Funding being finalized to turn abandoned Louisville school into senior housing
An abandoned Louisville school has turned into a hub for the homeless, rowdy teens and crime. Now, there's an effort to renovate the property and reignite a poor community, with taxpayers' help.
LOUISVILLE, Ky. (WDRB) -- An abandoned Louisville school has turned into a hub for the homeless, rowdy teens and crime.
Not far from Churchill Downs, in the neighborhood off Wheeler Avenue, trash and busted-out windows tell of the frustrations and fear in the community.
"Kids go in, they break in, the police are always over here," said Greg Garrett, a neighbor.
"I'm afraid someone might catch it on fire," said Doris Griffin, another neighbor.
It's the old Charles D. Jacob school, built in 1932 and unused for the last decade.
"They use it as a dump," said Garrett. "Dump stuff in the parking lot back there."
The neighbors suspect gangs, violence and drugs.
"You never know what might actually happen in there," said Griffin. "I wish they'd do something with it."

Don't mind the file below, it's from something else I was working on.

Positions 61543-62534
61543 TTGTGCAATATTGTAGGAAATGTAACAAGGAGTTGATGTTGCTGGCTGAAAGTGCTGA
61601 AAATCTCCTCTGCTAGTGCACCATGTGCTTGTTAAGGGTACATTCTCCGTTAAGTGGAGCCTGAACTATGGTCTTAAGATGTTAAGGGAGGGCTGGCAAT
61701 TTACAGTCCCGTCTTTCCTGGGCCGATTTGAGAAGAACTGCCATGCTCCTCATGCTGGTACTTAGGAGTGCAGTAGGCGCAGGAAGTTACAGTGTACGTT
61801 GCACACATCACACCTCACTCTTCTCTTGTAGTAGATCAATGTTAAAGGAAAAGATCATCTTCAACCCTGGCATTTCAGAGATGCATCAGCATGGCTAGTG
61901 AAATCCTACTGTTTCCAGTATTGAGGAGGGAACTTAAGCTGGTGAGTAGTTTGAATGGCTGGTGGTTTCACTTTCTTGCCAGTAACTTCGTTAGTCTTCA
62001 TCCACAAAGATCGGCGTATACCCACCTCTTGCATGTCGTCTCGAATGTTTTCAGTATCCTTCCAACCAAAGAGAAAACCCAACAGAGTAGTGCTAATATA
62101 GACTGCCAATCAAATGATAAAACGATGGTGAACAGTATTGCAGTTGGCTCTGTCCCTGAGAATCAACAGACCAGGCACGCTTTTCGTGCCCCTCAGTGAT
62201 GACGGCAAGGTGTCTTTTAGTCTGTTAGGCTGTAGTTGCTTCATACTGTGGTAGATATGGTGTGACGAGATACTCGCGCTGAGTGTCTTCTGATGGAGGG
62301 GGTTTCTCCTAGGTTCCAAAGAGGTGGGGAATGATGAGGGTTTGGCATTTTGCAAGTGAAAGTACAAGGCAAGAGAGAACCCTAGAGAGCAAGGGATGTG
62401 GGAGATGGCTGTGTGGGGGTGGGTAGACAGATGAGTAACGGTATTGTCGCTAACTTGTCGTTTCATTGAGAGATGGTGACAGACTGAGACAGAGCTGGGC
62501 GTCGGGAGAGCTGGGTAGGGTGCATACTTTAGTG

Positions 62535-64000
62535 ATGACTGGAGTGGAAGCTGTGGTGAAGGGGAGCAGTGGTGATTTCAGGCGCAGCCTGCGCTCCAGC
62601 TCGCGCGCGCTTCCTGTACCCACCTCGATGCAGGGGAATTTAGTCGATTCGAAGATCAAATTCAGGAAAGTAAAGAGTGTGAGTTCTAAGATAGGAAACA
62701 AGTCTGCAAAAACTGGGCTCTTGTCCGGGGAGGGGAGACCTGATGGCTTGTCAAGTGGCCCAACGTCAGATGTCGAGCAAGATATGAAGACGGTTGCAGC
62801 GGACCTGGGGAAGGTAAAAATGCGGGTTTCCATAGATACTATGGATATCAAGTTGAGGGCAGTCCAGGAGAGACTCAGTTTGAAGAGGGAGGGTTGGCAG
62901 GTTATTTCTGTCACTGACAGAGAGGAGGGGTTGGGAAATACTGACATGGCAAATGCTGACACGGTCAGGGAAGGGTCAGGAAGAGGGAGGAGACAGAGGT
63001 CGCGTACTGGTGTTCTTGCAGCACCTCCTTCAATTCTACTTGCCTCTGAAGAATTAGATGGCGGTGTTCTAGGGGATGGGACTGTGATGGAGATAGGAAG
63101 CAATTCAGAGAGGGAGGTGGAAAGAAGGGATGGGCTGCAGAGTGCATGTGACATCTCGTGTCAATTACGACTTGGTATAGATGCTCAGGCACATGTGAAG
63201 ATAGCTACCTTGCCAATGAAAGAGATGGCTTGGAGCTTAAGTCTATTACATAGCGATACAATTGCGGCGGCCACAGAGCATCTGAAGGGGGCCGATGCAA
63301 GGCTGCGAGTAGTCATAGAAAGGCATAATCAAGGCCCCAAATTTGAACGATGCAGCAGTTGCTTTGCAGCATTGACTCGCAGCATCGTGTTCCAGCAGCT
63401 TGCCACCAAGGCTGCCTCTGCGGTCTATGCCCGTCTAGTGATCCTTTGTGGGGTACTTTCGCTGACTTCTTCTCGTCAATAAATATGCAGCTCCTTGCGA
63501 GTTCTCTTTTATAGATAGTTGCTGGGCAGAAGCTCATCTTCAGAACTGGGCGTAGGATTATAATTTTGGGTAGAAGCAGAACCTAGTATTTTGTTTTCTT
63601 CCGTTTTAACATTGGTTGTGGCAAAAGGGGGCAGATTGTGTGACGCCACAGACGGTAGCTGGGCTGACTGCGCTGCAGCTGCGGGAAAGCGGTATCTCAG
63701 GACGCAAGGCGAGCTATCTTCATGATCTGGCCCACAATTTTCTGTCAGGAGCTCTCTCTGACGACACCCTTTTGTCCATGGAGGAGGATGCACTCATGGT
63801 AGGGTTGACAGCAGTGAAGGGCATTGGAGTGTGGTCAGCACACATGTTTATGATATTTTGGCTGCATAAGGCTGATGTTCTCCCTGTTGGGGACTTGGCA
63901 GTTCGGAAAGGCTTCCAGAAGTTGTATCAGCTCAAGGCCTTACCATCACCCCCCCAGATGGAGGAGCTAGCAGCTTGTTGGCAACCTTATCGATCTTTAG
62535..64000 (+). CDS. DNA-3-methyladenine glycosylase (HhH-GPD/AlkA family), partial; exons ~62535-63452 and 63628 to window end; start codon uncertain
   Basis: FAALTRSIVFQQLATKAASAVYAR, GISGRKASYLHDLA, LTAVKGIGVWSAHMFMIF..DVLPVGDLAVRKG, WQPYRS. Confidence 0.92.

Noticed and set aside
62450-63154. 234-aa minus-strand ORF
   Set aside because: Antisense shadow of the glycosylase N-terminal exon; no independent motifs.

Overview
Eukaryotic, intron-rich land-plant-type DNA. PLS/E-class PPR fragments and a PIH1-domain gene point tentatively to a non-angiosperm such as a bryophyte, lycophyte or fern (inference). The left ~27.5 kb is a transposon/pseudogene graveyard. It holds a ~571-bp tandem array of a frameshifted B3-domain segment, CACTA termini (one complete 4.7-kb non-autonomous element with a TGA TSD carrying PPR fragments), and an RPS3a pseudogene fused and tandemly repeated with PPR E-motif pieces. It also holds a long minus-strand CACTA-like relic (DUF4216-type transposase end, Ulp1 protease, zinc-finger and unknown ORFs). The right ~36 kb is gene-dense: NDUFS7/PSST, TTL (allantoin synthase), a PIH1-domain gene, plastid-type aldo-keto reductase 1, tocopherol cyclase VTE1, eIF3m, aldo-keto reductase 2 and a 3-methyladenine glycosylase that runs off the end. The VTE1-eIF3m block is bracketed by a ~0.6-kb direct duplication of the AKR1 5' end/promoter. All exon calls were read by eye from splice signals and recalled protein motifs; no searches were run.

Griffin may get her wish.
"We've heard that there will be good forthcoming from the Kentucky Housing Corporation, which will be the award of tax credits toward this project," said Mary Ellen Wiederwohl chief of Louisville Forward.
WDRB has learned the Bywater Development Group is in final talks to renovate the old Jacob School into a senior living complex. Company officials said the renovation would consist of about 60 income-based apartments -- a $12 million investment.
"This is absolutely a core anchor to the redevelopment in that neighborhood," said Wiederwohl.
Redevelopment is needed. The Jacobs neighborhood saw four murders in the first four months of this year. The school is on the National Register of Historic sites, so figuring out what's next was a bit tricky. Preservationists didn't want it torn down.
Bywater, a St. Louis-based developer, has a reputation for historic preservation and completed similar projects in Missouri.
A school that once educated some of the city's youngest could now be home for some of the city's oldest.
"That would be great," Griffin said. "Absolutely great. I may actually move over there myself."
JCPS sold the Jacob school in 2006. City officials expect final word on the terms of any tax credits from the Kentucky Housing Corporation later this week.
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